2 May 2014

TTR wins permit to mine Patea sea-bed

3:43 pm on 2 May 2014

An iron-sands company has been granted a mining permit to extract iron-sand from the South Taranaki Bight.

The 20-year permit granted to Trans-Tasman Resources (TTR) was the first step in the regulatory process which could allow mining in a 66-square kilometre area of seabed 22 km off the coast of Patea.

Trans Tasman Resources now has a permit to mine iron sands from the seabed off the coast of Patea.

Trans Tasman Resources now has a permit to mine iron sands off the coast of Patea. Photo: PHOTO NZ

TTR wants to suck 50 million tonnes of sand from the seabed each year, take out the iron ore and return about 45 million tonnes of sand back to the bottom.

It wants to do this over 20 years, a total of one billion tonnes of sand.

The mining application was granted after the Ministry of Business, Innovation and Employment assessed the company's technical and financial capability, along with its health and safety and environmental records.

It said that if resource consent was granted, the project would bring considerable benefits.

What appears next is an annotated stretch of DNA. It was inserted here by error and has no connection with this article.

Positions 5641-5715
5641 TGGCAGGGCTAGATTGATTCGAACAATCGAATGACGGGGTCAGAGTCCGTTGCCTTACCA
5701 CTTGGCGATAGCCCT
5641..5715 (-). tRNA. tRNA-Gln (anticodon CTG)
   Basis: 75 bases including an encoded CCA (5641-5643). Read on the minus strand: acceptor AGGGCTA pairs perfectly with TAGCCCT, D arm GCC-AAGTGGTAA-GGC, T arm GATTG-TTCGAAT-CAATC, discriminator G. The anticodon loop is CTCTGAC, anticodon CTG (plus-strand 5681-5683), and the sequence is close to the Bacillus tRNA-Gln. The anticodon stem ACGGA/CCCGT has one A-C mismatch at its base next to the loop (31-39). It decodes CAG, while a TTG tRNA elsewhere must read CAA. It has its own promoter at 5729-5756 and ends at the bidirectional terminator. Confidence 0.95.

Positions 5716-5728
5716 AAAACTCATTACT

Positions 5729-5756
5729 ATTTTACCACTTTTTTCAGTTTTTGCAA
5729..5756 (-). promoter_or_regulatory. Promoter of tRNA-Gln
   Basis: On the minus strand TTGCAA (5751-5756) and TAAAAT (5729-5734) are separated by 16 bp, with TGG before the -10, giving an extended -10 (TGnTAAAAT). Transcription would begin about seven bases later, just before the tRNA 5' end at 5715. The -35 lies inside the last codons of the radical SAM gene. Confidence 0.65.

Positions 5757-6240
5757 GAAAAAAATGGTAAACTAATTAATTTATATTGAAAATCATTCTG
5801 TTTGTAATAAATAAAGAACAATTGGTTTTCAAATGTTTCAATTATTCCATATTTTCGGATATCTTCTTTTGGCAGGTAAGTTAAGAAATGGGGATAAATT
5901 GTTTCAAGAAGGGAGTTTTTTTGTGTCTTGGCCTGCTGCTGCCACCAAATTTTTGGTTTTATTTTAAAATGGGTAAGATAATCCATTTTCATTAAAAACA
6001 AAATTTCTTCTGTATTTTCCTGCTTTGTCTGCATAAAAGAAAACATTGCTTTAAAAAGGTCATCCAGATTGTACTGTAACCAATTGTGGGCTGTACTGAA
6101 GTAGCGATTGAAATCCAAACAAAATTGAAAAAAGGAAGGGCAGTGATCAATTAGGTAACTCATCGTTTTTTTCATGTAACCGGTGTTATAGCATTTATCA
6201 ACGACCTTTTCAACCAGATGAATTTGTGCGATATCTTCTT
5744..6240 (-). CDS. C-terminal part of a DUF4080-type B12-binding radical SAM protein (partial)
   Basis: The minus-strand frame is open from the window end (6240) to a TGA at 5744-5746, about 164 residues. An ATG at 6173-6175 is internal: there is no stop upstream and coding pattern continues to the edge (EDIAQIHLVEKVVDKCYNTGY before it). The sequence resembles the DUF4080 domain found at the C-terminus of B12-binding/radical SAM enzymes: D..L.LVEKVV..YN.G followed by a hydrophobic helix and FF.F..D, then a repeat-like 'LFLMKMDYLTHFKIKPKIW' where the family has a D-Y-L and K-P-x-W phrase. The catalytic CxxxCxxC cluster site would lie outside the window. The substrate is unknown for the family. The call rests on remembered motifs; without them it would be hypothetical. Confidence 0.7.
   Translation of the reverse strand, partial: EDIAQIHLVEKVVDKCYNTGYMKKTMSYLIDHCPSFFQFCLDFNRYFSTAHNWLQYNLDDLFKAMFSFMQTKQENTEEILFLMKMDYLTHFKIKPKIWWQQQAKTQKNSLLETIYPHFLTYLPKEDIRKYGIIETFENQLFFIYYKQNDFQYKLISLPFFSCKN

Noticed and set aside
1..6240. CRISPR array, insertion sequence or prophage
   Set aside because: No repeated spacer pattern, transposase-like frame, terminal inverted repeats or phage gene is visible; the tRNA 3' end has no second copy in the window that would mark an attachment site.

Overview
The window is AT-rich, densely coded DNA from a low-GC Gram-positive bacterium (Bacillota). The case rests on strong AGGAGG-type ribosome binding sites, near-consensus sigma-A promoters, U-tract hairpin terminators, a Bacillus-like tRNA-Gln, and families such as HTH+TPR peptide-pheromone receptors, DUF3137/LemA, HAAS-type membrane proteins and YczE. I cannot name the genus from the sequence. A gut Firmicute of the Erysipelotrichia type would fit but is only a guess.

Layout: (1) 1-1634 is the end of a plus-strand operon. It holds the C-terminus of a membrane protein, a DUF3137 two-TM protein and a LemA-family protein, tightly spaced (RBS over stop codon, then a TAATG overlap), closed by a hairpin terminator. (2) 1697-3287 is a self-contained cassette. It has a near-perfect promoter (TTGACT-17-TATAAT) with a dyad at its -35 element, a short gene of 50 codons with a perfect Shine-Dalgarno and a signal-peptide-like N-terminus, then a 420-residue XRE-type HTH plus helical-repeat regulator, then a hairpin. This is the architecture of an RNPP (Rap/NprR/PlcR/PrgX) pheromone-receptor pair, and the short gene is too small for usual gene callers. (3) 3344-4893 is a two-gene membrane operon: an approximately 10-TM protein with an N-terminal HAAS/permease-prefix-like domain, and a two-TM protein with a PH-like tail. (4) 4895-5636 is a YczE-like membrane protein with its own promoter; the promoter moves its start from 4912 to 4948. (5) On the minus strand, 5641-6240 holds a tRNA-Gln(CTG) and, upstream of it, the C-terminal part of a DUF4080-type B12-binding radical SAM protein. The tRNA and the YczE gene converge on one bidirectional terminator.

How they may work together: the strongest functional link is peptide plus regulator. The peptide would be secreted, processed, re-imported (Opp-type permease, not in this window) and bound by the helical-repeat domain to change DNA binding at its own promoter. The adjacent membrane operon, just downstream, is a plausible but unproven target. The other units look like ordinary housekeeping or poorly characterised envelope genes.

A decision on resource consent is expected in June.

Environmental opposition

A critic of the mining on environmental grounds, Kiwis Against Seabed Mining chairperson Phil McCabe said the ecological effects would be massive.

"The life at the bottom of the ocean all the way up through the water column and food web, all the way up to the endangered Maui's dolphin and the blue whale," he said early in April.

He took issue with an assertion by TTR that there would only be small effects on the coastal environment.

"The science we are relying on to make this decision is not providing a level of certainty that makes us feel comfortable."

Hapu along the west coast from Port Waikato in the north to Mokau in the south have opposed the extraction of sand from the seabed.

Angeline Greensill, who co-chairs Nga Hapu o Te Uru, said it was destructive and totally unnecessary.

Her big concern was that if TTR gained a green light for what was currently a fairly small area of ocean, the rest of the west coast will be up for grabs.

"We are really concerned that there are a whole lot of companies lined up to exploit and extract from this zone," she said.